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The Theater: Little Theater’s Big Hit

2 minute read

Los Angeles’ Beachwood Theater Studio holds 73 people. By last week it was shoe-horning in 85 every night—most of them Hollywood’s great. Its unpaid, unprofessional performers had a thundering hit on their hands, a vivid war play called Cry Havoc which Metro-Goldwyn-Mayer has snagged for $10,000 and the Shuberts have snatched for Broadway.

Written by 35-year-old, Canadian-born Allan Kenward, an M.G.M. director of shorts, Cry Havoc has an all-female cast, tells of volunteer nurses huddled for weeks in a bomb shelter on Bataan. Its minimum of plot deals with the Fifth-Column finaglings of one of them. But Cry Havoc does not need much plot: it points a fierce picture of driving war, provides a grim drama of doomed women.

Playwright Kenward’s baker’s dozen of women is carefully—perhaps too carefully —varied: a hard-bitten doctor, her tough-as-leather assistant who lives on benzedrine, a hen-brained Southern girl, a vengeful English one, a onetime burlesque queen, a Brooklyn babe, an unconscious Lesbian. Under incessant gunfire, they grow jittery, wisecracking, quarrelsome, valiant. In the last tense scenes, as realistic bombs and anti-aircraft fire literally rock the theater and the audience, the Fifth Columnist holds the other girls at bay with a revolver after the shelter entrance is blocked. At the end the Japs drive them out of their shelter: a moment later comes the rat-tat-tat of machine guns.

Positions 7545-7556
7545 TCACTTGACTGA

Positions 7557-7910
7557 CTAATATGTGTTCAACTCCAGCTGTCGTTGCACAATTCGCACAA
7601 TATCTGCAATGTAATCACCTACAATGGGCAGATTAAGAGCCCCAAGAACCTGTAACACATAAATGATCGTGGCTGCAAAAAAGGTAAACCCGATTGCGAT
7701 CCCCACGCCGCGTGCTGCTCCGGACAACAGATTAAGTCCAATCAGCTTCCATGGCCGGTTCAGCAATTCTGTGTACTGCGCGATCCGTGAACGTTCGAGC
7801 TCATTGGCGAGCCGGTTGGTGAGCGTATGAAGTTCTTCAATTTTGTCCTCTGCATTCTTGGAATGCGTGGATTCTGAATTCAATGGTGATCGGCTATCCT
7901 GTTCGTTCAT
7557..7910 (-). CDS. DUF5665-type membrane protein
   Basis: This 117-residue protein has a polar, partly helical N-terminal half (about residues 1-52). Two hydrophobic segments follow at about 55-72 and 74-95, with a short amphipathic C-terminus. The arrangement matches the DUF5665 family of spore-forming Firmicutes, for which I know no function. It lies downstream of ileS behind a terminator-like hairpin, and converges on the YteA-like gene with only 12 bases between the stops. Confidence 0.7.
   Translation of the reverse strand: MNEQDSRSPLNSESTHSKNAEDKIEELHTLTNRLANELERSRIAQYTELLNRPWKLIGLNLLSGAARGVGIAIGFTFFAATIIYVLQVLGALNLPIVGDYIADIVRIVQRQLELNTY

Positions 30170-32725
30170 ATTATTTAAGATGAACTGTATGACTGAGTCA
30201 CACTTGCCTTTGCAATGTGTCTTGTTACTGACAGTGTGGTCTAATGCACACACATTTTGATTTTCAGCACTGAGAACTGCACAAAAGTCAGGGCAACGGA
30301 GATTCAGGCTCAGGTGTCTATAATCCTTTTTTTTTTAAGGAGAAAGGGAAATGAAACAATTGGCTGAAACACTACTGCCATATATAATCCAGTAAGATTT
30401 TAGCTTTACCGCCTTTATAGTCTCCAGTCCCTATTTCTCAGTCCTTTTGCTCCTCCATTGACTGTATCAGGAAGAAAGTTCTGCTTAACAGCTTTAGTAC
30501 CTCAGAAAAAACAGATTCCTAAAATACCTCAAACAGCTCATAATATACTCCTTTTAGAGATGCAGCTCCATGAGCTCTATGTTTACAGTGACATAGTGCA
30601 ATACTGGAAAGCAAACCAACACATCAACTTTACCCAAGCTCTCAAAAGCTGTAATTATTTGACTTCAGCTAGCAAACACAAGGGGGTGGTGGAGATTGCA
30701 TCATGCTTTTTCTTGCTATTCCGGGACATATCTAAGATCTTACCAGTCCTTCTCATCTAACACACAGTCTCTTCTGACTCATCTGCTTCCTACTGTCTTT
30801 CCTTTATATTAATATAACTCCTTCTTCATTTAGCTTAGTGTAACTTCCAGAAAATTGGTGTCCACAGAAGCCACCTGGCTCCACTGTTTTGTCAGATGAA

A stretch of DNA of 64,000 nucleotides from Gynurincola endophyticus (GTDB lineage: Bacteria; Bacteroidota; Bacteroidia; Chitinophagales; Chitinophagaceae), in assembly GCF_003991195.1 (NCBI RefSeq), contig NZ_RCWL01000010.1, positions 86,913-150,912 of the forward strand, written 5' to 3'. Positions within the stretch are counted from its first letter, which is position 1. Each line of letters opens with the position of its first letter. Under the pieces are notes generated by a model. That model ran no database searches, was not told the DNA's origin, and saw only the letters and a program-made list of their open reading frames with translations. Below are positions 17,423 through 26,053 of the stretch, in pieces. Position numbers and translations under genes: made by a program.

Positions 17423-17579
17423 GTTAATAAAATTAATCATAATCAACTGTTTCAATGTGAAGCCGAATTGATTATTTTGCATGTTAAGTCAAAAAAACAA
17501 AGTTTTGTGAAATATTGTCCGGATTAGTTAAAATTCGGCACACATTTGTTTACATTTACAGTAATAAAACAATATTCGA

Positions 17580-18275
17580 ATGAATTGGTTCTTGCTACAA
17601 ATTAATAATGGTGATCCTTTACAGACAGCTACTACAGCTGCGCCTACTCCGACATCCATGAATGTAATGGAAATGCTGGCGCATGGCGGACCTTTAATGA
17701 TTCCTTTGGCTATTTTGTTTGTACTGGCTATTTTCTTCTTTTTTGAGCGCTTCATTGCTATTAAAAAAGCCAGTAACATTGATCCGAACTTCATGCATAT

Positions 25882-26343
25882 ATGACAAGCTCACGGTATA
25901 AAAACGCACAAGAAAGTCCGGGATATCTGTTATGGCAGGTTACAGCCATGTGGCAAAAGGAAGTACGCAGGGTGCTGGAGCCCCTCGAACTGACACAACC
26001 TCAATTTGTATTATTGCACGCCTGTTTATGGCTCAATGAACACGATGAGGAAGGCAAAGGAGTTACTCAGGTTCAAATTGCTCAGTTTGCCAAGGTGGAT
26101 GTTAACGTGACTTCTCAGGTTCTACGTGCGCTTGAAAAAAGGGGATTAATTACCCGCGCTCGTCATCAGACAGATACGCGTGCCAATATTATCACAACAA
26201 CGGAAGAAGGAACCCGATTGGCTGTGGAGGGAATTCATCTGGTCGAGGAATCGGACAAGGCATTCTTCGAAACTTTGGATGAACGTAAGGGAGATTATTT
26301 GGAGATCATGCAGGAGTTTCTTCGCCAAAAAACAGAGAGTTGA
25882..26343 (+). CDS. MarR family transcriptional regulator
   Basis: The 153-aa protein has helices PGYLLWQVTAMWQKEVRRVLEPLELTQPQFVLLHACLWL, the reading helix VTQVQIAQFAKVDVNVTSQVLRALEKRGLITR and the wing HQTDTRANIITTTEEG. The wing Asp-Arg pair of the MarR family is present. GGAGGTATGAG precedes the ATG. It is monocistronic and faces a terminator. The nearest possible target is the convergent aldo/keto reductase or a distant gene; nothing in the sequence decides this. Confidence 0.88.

Pink-cheeked Playwright Kenward has drifted about the West Coast for years, acting, teaching, directing. Visualizing women’s role in modern war, he wrote Cry Havoc (the title comes from Julius Caesar: “Cry ‘havoc,’ and let slip the dogs of war!”) nearly three years ago with a different setting, shelved it, rewrote it after Bataan.

Started two years ago on a shoestring by Actor-Coach Vladimir Sokoloff, the Beachwood Theater Studio has tried out plays by such big names as Preston Sturges (Strictly Dishonorable) and Elliott Nugent (The Male Animal) with only mild success. With Cry Havoc it will move this month from its tiny stage to a full-sized Los Angeles theater.

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